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Call For Abstracts

Graduate Program in Marine Biology
University of Charleston, South Carolina/Grice Marine Laboratory
Student Marine Biology Research Colloquium
October 13, 2018
Call For Abstracts

The Colloquium Committee is pleased to announce the Research Colloquium of the Graduate Program in Marine Biology (GPMB), to be held Saturday, October 13, 2018, in the auditorium of the Marine Resources Research Institute at the Fort Johnson campus.

The goals of the Colloquium are to:

  • increase awareness of ongoing marine biological research by GPMB and MES students,
  • give students experience with formal scientific presentations,
  • introduce new graduate students to research opportunities in marine biology, and
  • promote interaction among faculty and students.

All GPMB students (excluding incoming students) are expected to present their research (or proposed research) in the Colloquium. MES students conducting research in marine biology are also invited to participate. All Marine Biology students are expected to give at least one oral presentation in the Colloquium before graduating. 

An award will be given for the best overall oral presentation and an award will be given for the best poster. 

  • Deadline for Abstracts: September 13, 2018

Application instructions are below, and are also available on the Graduate Program in Marine Biology web site (

INSTRUCTIONS FOR ABSTRACTS (Due September 13, 2018 at 5pm)
Email your abstract, formatted as described below, as an attached file (Word document or plain text file), using the filename ‘yourlastname_abstract’ to Peter Bergeson In the text of the email, please answer the following questions:

1) What year are you in the GPMB program (first, second, third)?
2) Have you given a talk at the Colloquium previously?
3) Have you presented a poster at the Colloquium previously?

If your abstract includes any special characters, symbols, or other text that might be lost in electronic transfer, it is strongly recommended that you either include a PDF version as a separate attachment, or deliver a hard copy to the main office of the Grice Marine Lab; otherwise, hard copies are not necessary.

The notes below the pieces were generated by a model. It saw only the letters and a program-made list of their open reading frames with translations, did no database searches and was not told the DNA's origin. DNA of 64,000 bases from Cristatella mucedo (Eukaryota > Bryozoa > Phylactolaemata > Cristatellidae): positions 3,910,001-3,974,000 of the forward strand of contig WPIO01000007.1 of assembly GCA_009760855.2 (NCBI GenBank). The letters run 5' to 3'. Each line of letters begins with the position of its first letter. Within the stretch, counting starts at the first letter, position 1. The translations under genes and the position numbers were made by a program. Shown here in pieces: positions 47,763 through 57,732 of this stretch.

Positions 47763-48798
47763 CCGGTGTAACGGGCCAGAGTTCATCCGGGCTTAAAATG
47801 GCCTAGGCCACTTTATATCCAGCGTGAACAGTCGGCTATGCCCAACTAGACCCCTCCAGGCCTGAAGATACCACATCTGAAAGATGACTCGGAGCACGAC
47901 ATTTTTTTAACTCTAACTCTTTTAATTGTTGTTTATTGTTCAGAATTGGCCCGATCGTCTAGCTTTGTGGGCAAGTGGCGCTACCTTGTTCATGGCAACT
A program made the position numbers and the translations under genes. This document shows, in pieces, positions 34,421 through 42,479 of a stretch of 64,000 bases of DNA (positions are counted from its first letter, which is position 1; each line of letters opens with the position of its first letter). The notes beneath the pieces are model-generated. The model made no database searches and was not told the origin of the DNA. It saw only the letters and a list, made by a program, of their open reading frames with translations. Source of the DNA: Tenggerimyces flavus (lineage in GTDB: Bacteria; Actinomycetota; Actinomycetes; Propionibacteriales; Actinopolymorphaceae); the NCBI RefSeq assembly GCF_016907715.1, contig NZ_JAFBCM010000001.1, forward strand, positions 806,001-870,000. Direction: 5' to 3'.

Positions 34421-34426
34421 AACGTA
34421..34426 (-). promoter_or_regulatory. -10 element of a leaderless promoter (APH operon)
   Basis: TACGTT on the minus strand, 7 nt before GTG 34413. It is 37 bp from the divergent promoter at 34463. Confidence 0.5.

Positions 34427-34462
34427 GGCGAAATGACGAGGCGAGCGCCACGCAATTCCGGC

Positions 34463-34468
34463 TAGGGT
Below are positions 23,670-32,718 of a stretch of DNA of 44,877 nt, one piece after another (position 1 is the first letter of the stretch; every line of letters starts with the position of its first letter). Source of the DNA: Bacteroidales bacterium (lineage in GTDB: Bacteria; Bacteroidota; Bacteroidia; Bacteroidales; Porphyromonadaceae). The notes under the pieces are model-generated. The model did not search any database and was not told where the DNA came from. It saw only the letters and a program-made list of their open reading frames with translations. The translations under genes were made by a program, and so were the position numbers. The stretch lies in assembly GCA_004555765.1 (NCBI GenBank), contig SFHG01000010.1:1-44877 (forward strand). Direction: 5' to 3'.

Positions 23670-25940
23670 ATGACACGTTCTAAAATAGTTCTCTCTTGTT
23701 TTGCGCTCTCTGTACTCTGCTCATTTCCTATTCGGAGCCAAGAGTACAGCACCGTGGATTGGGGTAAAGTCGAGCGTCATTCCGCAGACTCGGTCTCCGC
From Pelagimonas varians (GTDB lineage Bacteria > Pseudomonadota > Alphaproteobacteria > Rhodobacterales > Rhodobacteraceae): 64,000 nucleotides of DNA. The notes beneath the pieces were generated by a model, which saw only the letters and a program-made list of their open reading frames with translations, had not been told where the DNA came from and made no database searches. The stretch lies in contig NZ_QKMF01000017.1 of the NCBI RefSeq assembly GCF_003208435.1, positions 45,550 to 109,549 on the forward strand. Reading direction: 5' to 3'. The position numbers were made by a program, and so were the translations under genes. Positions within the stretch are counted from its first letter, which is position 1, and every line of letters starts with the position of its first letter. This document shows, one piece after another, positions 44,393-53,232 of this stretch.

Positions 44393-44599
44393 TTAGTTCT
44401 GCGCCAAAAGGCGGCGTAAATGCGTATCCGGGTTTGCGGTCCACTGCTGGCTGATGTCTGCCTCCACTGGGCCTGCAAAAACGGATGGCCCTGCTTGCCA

The title (all words bold and capitalized) should be followed by your name and affiliation (i.e., GPMB or MES). Major advisors and others should not be listed as coauthors but may be acknowledged in the oral presentation or on the poster. The abstract must be 250 words or fewer. An example is provided below.

Battaglia, FM (GPMB, The University of Charleston, SC)
Plastic pollution is one of the most common and persistent problems impacting marine ecosystems to date. An increasing number of studies focus on the potential for microplastics (< 5 mm) to negatively impact marine biota, such as by hindering nutritional uptake or as a possible route for toxin transfer. Ingestion of microplastics has been reported for a variety of lower trophic level organisms in both field and laboratory studies, including zooplankton, polychaetes, bivalves, crustaceans, and fish. Conversely, ingestion by higher trophic levels remains largely unexplored. The common bottlenose dolphin (Tursiops truncatus) is a long-lived resident and apex predator in coastal and estuarine ecosystems along the southeastern United States and as such, can be a sensitive gauge for environmental quality within its range. The aim of the present study is to provide the first measure for microplastic ingestion in T. truncatus by analyzing the gut contents of stranded dolphins recovered in South Carolina, USA. It is hypothesized that T. truncatus may be exposed to microplastics through its prey. The gastrointestinal tract of stranded dolphins is removed and the contents washed into glass containers. Intact prey items and otoliths are stored for separate prey analysis while the remaining gut contents are sieved to separate into size fractions. A 1M KOH solution is added to eliminate organic material and facilitate the visual identification of microplastics in samples. Findings from this investigation will aid future studies examining microplastics as a possible route for the transfer of toxins to marine apex predators like T. truncatus.